Paul Domowitch, hardened NFL columnist for the Daily News, has crossed over to the
dark green side today. He cited two unnamed sources who saw Riley Cooper acting like an asshole in Wildwood last spring:
Last spring, according to two witnesses, Cooper was involved in an altercation in a bar in Wildwood, N.J. According to the witnesses, Cooper was heavily intoxicated. Every time a woman would go by, he would claim that she had tried to “grab my ass.” When a boyfriend of one of the women finally demanded an apology from him, he refused, telling him he was “Riley Cooper of the Philadelphia Eagles.”
An Eagles teammate of Cooper who was with him that day had to escort him out of the bar just as the guy and his friends were about to go after the wide receiver, according to the witnesses.
There’s nothing not believable about that tale, but the story in which it resides basically calls Cooper an alcoholic. It has a distinct get off my lawn feel to it:
There are good drunks and there are bad drunks.
There are people who drink and their personality doesn’t change. Or they become quiet and withdrawn.
And then there are people who drink and become loud and aggressive and belligerent. They develop beer muscles and say and do stupid things and want to fight anybody who looks at them the wrong way.
Which brings us to Eagles wide receiver Riley Cooper.
Cooper is a bad drunk. If we didn’t know it before, we know it now, after his disgraceful behavior at that Kenny Chesney concert in June.
Many will, others won’t. When he’s not drinking, Cooper is a pretty likable guy. He refers to himself in the third person a little bit too much, but aside from that, he’s always struck me as a good kid.
But alcohol clearly brings out the worst in him. And if he was being truthful when he said the subject of his drinking hasn’t been discussed in his counseling session(s), then he or his parents or the Eagles need to find him a smarter counselor(s).
Maybe he has a drinking problem. Maybe he doesn’t. But someone might want to tell Domowitch that, yes, sometimes athletes do get drunk and act like assholes. It doesn’t mean they’re alcoholics… it means they’re assholes. There’s a difference. Now, not everyone gets drunk and starts spouting off racial epithets, but if you’re going to broach the subject of someone being alcoholic based on two incidents – a Kenny Chesney concert and a bar in Wildwood* – you better have more evidence to back it up. Athletes get smashed, people take pictures, we post ’em. Even Cliff Lee and Ryan Howard get banged up from time to time (and two days before the start of the 2013 season). Par for the course. Just another day at the office. Often it’s a Wednesday. Huuuump day. WHAT, WHAT?! Nothing unusual. Athlete drinks, does dumb thing. Doesn’t mean he’s an alcoholic.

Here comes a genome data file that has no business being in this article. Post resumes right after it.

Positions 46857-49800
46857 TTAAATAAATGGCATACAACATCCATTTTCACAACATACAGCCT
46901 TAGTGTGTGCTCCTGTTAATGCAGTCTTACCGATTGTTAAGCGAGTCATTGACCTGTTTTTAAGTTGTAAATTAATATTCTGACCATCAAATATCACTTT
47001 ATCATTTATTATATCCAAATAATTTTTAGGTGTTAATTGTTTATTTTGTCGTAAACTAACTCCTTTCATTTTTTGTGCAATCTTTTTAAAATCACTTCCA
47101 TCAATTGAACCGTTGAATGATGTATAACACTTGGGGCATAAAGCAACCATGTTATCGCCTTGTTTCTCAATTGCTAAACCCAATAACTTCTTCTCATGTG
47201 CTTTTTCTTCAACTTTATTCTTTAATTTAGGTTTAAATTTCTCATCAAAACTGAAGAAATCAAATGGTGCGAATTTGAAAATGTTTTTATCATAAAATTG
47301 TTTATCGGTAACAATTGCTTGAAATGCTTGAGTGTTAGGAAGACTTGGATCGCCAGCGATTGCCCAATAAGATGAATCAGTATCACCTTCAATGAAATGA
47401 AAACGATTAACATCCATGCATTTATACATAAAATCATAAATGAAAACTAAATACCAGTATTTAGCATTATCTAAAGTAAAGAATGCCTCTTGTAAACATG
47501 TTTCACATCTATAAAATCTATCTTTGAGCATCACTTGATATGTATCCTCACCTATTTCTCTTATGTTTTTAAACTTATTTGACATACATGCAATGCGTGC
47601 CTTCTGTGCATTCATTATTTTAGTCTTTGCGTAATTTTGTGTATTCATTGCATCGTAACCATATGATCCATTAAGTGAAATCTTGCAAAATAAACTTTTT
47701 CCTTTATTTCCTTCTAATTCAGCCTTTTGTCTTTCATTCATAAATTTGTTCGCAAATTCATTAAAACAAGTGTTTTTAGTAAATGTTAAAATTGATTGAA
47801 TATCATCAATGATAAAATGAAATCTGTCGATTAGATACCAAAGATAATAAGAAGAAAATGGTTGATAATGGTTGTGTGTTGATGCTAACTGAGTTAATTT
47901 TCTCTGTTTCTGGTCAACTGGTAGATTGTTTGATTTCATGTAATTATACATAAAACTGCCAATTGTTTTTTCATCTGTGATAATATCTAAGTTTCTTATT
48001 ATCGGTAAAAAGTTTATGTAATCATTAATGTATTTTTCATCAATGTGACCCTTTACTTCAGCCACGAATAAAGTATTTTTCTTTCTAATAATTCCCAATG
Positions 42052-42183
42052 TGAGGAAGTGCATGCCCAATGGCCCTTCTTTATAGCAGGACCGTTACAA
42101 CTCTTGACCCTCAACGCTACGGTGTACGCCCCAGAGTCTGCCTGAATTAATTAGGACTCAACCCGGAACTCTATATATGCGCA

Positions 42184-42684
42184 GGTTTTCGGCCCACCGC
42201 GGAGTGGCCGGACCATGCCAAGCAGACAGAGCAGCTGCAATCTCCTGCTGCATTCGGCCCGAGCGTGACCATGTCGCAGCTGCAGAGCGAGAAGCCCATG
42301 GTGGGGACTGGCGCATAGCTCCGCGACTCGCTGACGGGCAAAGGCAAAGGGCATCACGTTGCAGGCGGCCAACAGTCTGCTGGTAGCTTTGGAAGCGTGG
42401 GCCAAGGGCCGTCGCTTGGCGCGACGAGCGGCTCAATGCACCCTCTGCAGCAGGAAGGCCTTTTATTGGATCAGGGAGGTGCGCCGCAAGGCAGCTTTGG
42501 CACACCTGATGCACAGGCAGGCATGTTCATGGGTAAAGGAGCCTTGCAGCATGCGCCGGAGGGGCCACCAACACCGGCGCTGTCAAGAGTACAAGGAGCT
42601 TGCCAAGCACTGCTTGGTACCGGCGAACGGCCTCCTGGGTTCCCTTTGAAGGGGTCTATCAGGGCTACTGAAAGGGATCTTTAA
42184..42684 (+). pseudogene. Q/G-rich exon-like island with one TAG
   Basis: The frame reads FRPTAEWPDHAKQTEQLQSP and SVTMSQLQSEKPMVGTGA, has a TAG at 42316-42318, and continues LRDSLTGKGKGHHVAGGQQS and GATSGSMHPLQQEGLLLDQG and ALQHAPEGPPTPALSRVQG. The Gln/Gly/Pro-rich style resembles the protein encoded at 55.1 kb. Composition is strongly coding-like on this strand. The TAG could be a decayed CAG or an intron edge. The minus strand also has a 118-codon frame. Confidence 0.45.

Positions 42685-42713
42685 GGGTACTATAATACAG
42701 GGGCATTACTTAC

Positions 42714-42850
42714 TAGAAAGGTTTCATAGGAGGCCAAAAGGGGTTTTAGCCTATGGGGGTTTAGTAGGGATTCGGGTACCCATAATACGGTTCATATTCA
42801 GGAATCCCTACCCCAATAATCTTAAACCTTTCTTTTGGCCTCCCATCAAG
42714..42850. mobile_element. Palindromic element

*Honestly, I’d be more concerned about someone who wasn’t drunk at a Chesney concert and a bar in Wildwood.
Meanwhile, Domowitch’s Philly newspaper colleague, Phil Sheridan, has, of course, questioned the Eagles’ handing of the situation:
If they’d released Cooper immediately, the Eagles could have minimized the chances for that. If they’d suspended him for a game or two, they would at least have shown they weren’t putting football first here.
That moment has passed. All the Eagles can do now is hope nothing happens to widen those cracks: some new revelation about Cooper, or Kelly needing to discipline another player, or the ordinary tensions that come with losing a game or two.
It might all blow over. It might all blow up. Cross your fingers and hope, because that’s what the Eagles are doing here.
We’ve reached the point here where the coin purse has dried up and it’s starting to hurt. I keep posting about it because shit keeps happening. But at this point most people are willing to let it go and want to move on. The Eagles need to stop issuing statements. Cooper needs to stop being on the verge of tears. Scriptuals need to stop talking about race and alcoholism. It’s over. Drunk asshole says drunk asshole thing at a concert. You’re all welcome for the material. But the last thing any of us need is long-winded columnists talking about racism, camaraderie, alcoholism and society. Stick to sports. Leave the filth for us to wade through.
Whether or not Cooper got professional counseling, it probably doesn’t matter except from a PR standpoint (the long weekend off was the Eagles’ opportunity to see if this would blow over, and it appears to have). A man who goes to a concert and drinks doesn’t automatically have an alcohol problem. And sensitivity training, which is the conclusion that everyone jumped to, could only serve to teach Cooper that people get upset when you call a black person a “nigger.” If the reaction to his comments didn’t prove that to him, no amount of counseling would.